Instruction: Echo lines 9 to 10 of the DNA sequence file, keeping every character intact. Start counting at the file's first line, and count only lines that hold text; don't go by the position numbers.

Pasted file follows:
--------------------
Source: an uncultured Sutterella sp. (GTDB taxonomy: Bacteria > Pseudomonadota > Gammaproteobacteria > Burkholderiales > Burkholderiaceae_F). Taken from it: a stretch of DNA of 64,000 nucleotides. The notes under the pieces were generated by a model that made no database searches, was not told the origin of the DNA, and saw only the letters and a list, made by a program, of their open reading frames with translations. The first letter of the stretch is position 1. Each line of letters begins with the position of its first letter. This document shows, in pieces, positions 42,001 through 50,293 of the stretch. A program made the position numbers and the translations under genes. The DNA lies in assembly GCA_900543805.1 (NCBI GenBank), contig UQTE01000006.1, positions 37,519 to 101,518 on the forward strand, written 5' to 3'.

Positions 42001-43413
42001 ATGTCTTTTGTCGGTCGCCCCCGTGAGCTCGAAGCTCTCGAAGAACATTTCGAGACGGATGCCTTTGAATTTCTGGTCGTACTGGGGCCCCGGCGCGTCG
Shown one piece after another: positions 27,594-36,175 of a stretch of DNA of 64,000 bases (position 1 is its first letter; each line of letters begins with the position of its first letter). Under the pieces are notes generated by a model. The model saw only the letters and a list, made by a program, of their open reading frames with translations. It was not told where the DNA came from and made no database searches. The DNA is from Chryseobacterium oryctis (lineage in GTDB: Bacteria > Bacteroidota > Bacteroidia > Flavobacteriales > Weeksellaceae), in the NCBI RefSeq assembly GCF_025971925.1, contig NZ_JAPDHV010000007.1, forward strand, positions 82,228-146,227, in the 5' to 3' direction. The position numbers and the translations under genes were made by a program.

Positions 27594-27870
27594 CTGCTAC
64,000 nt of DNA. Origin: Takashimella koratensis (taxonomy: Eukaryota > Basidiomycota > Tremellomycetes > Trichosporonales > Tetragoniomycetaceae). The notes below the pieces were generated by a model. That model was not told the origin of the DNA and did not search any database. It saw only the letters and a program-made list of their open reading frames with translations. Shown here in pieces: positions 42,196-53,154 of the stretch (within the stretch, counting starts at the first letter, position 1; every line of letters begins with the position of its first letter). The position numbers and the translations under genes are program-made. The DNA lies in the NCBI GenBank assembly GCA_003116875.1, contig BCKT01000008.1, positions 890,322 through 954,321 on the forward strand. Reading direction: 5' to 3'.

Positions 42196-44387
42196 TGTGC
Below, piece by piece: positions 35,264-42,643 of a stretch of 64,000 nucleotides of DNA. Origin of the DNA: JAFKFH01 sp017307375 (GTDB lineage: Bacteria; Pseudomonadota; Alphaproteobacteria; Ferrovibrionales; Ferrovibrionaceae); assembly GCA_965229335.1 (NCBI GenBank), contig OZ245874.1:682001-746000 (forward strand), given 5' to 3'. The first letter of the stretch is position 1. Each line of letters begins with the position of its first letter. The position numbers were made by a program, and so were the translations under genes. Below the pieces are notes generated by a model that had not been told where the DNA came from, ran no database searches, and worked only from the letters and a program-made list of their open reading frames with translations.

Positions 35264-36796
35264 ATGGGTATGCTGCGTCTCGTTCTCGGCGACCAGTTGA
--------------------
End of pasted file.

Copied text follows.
42196 TGTGC
Below, piece by piece: positions 35,264-42,643 of a stretch of 64,000 nucleotides of DNA. Origin of the DNA: JAFKFH01 sp017307375 (GTDB lineage: Bacteria; Pseudomonadota; Alphaproteobacteria; Ferrovibrionales; Ferrovibrionaceae); assembly GCA_965229335.1 (NCBI GenBank), contig OZ245874.1:682001-746000 (forward strand), given 5' to 3'. The first letter of the stretch is position 1. Each line of letters begins with the position of its first letter. The position numbers were made by a program, and so were the translations under genes. Below the pieces are notes generated by a model that had not been told where the DNA came from, ran no database searches, and worked only from the letters and a program-made list of their open reading frames with translations.